Meanwhile according to Google, the most common uses of their searches right now in the run-up to the election are two.  One is what the caste is of Modi, the BJP frontrunner.  The other is whether or not Rahul Gandhi, the emerging spokesperson for the Congress Party, is a Christian.  

As I said, change comes very slowly.


Middle-Class Movement Meets Political Machines in Indian Election Run-up

06-voters-list-india-600Bengaluru  In the one and one-half years since I last visited Bengaluru, or Bangalore as it is still known in the West, the changes were visible from the time I hit the expressway.  The new airport, 40 kilometers from the city center is no longer as new, but for the first time the ride was not an on-and-off experience of navigating a construction zone, but a smooth sailing of sorts by Indian standards all the way in.  Perhaps more startling though was that with the new expressway, construction had moved from horizontal to vertical, as we sped past one huge luxury apartment and housing block underway after another with giant billboards advertising the prices everywhere for pre-sale.  Dust and honking horns had been replaced by a land rush it seemed as the merging middle class looked to move on up to the big time.

            With an election beginning in mid-April on a month long polling process to accommodate 750 million eligible voters in the “world’s largest democracy,” as India never tires billing itself, voters are treated in their numerous daily newspapers to a continuous shuffle of party lists in final preparation for voting short weeks away.   Observers were watching with early interest the emergence of what is called the Common Man Party as a potential spoiler to the more traditionally dominant parties, the governing Congress Party and the right, conservative party, the BJP, which many are now favoring to regain control of government behind Narendra Modi, the controversial, development oriented governor of the state of Gujurat.  The left and regional parties are involved as well in endless attempts to create coalitions to threaten the primary parties and maintain their pockets of strength in both Parliament and local areas.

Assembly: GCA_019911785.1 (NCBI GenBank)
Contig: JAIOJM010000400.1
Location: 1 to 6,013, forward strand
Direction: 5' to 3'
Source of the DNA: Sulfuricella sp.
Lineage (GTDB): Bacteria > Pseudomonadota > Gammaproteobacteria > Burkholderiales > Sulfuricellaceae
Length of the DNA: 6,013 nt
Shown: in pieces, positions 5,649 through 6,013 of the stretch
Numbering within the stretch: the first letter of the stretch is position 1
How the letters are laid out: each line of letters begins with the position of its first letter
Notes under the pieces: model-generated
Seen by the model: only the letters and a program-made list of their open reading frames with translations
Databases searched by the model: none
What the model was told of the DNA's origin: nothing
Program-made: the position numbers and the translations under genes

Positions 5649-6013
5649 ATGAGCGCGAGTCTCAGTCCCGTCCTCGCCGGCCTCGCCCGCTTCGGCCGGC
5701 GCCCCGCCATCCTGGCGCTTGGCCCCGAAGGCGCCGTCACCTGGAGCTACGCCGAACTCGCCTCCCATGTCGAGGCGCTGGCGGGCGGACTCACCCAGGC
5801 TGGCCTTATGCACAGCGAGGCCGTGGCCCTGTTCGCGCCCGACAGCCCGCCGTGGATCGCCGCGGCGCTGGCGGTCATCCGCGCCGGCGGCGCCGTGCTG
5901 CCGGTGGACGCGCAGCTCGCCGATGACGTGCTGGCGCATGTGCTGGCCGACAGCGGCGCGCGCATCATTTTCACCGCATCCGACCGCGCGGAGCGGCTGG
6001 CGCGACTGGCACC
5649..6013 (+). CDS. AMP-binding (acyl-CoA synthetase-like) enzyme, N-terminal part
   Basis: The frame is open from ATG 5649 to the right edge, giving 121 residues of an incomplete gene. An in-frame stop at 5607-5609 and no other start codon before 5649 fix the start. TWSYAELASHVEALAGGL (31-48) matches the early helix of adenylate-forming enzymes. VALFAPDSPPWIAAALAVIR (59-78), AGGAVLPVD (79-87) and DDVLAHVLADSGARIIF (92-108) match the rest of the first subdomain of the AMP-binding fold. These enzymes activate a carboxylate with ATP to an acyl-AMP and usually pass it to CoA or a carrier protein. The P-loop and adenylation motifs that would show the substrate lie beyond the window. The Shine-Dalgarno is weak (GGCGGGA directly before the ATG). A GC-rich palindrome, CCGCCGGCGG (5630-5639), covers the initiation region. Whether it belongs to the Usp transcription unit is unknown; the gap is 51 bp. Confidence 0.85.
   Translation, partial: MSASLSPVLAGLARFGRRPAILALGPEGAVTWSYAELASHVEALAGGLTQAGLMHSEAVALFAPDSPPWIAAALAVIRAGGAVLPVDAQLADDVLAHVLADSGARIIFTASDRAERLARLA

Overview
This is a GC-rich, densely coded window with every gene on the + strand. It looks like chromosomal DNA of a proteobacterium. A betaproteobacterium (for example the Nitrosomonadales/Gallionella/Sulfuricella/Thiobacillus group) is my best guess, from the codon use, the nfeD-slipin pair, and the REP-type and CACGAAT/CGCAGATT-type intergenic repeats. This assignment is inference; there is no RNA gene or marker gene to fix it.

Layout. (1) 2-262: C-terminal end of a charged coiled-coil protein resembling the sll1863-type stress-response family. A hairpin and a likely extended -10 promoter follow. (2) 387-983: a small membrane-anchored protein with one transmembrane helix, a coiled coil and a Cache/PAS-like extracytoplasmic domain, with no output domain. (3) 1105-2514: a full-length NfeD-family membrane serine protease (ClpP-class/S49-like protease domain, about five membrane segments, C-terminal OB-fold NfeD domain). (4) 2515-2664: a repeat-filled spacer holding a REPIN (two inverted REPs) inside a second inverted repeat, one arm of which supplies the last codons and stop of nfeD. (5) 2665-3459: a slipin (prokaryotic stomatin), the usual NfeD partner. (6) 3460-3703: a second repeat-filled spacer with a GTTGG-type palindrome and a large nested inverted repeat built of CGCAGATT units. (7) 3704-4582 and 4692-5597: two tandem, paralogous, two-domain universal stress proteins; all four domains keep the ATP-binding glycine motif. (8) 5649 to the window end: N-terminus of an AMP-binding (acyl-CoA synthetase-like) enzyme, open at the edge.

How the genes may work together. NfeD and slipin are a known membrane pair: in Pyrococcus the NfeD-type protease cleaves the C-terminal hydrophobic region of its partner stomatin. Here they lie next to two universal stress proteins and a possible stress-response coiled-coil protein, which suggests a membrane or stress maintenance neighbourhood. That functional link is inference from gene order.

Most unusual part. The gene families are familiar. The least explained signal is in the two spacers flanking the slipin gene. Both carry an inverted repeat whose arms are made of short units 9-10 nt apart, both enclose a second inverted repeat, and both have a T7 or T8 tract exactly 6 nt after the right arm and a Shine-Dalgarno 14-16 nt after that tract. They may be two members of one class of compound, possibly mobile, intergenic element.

The Common Man Party has attracted a lot of attention with its adoption of a platform to stop corruption, not allow parliamentarians to be shielded for criminal cases, and advocacy of transparency, better education, childcare, and other middle class issues.  Many of its candidates are new to political life.  For example an investigative journalist is running in Delhi.  A 30-year veteran of children rights campaigns is running in Bengaluru.  Having won with a candidate for governor in Delhi who resigned in less than 2 months in office in protest of his inability to implement anti-corruption measures against major party opposition there, they have been widely watched as new “kids on the block.

            It caught my eye that they were hoping to overcome the financial and organizational lead of other parties by using the secret and effective weapon of going door-to-door and propelling their efforts with volunteers to offset their more meager financial resources.  This is almost an American-style effort targeting their middle class base.

            The results will be worth watching as they emerge in May, but it seems almost certain from talking to ACORN India’s organizers on the ground working among lower income families that the “reformist” effort will fall seriously short, despite their enthusiasm.  This is still a very poor country and seeing a well-known Bollywood actor plead on TV for the electorate not to vote simply for whoever paid them the most for their ballot, is perhaps more telling than anything else in the election run-up that I’ve seen so far.